Gretchen B. Sechrist's research while affiliated with Mansfield University and other places

Publications (21)

Article
Much research demonstrates that exposure to thin media ideals has a negative effect on women’s body image. The present research suggests a notable and important exception to this rule. The authors propose the parasocial relationship-moderation hypothesis—that parasocial, or one-sided, relationships (PSRs) moderate the effects of thin media figures...
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Two studies examined the role of ingroup identification in the influence of social consensus information (information about others' beliefs) on intergroup attitudes. Research demonstrates that consensus information influences individuals' intergroup attitudes. However, the extent to which individuals identify with the group providing consensus info...
Article
Two studies examined the extent to which individuals' racial attitudes are influenced more by interdependent others' attitudes than people with whom they do not mutually depend. Study 1 demonstrated that participants significantly changed their racial attitudes when they received disagreement feedback from an ingroup friend, whereas there was no ch...
Article
Three studies demonstrated that optimism increased women's plans to confront gender discrimination. Furthermore, these studies showed that this relation was not a result of attributions to discrimination or perceptions of discriminatory events. Rather, as demonstrated in Study 3, the reason optimists were more likely to indicate that they would con...
Chapter
Discrimination is negative behavior directed at individuals or at groups of individuals because of their social group membership. Discrimination is based on social categories to which individuals do not generally choose to belong. Such social categories include gender, race, religion, disability, sexual orientation, stigma, age, and physical appear...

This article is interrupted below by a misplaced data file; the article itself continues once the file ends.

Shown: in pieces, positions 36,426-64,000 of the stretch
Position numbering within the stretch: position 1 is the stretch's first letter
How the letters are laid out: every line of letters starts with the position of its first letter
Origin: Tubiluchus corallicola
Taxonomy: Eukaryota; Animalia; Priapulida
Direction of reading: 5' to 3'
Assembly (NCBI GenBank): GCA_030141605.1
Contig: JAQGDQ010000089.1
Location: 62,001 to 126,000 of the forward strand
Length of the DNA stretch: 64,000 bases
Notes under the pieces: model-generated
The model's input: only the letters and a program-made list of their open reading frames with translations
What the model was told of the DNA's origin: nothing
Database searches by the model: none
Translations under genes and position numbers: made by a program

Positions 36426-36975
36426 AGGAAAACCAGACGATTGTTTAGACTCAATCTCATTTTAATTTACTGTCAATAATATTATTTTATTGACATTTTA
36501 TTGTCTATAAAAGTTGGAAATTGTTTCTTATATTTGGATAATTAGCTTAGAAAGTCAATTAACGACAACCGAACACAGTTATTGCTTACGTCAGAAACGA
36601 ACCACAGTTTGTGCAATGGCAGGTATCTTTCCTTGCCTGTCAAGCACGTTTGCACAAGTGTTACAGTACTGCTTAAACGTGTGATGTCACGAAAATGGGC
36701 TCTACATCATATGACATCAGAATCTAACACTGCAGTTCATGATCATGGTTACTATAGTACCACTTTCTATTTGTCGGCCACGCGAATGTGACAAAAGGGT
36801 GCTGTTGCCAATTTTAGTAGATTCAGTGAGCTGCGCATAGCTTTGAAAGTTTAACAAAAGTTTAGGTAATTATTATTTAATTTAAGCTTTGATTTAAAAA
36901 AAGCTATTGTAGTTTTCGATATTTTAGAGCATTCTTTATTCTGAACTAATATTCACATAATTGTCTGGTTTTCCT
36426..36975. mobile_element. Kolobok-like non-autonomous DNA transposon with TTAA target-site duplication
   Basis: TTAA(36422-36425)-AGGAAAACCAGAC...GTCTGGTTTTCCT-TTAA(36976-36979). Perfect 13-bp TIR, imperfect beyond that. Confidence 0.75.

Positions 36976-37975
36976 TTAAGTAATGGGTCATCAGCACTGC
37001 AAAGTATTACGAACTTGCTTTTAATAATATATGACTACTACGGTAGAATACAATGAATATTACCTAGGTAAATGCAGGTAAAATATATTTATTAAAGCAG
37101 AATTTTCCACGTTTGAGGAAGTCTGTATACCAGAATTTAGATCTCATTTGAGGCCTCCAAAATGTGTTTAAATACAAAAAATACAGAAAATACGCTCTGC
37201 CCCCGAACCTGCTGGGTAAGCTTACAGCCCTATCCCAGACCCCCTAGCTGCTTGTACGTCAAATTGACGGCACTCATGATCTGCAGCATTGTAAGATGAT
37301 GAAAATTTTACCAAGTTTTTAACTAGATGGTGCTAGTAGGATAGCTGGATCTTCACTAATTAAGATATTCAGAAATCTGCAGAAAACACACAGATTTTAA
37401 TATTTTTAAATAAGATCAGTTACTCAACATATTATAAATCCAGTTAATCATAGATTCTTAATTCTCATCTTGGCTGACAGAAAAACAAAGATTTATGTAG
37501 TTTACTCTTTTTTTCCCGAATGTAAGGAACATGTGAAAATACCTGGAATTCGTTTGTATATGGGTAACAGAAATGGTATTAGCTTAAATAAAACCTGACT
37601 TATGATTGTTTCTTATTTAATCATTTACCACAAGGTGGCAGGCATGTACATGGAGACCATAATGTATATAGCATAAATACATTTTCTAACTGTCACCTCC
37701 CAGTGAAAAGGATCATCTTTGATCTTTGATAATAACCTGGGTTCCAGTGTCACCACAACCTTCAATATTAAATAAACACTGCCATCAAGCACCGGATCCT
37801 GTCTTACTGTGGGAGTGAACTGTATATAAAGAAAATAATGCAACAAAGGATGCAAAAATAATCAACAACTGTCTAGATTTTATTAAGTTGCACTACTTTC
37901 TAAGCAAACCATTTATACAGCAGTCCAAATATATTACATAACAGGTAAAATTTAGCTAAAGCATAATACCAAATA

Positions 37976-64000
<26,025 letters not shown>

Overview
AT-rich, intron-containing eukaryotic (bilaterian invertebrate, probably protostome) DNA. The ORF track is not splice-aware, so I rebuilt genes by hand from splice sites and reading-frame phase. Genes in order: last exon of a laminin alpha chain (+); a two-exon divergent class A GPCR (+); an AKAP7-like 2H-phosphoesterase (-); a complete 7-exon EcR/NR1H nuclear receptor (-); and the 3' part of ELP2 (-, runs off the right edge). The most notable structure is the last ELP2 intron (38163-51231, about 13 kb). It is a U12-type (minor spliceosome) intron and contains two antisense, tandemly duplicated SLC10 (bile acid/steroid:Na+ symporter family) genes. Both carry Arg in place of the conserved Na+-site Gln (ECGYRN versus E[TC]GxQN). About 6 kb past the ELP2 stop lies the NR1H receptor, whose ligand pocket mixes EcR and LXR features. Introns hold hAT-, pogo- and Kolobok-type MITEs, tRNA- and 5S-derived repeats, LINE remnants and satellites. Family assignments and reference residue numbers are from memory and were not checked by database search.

Article
Two experiments examined the effects of discrimination source on men’s and women’s willingness to make attributions to a sexist experimenter or sexist rules. Students (161 male; 171 females) at a US university were exposed to a discriminatory person, discriminatory rule, or no discrimination. “Experiment 1” demonstrated individuals were less likely...
Article
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The present research examines the psychological consequences of not making attributions to discrimination in response to negative feedback. In two studies, 100 and 80, respectively, female undergraduates at large US research universities were exposed to conditions that simulated three distinct reasons for not making an attribution to discrimination...
Article
Previous research demonstrates that social consensus information (information about other people's beliefs) has a powerful influence on intergroup attitudes. The present study examined the influence of consensus information on helping behavior. White participants were provided with favorable or no consensus information about African Americans, and...
Article
Two studies examined the extent to which individuals' attitudes toward familiar and unfamiliar social groups are differentially related to perceptions of the attitudes held by other people about those groups. In Study 1, participants indicated their own attitudes, as well as their perceptions of the attitudes of relevant ingroup members, toward nin...
Article
The Y2K Bug, the programming glitch expected to derail computerized systems worldwide when the year changed from 1999 to 2000, provided a rich context for examining anticipatory coping and preparatory behaviors. In the last 2 months of 1999, 697 respondents completed an online survey of proactivity, worry about Y2K, dispositional optimism, primary...
Article
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Two experiments examined how the goals of self-presentation and maintenance of control over one's outcomes influence women's tendencies to make or to avoid making attributions to discrimination. Demonstrating the importance of self-presentational goals, Experiment 1 showed that targets of discrimination were just as likely as similar others to make...
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This research investigated the contextual nature of decisions about racial exclusion by analyzing why individuals might be willing to accept members of other racial groups into some types of social relationships but nevertheless exclude them from other types of relationships. Our analysis examined the underlying reasoning processes used to make suc...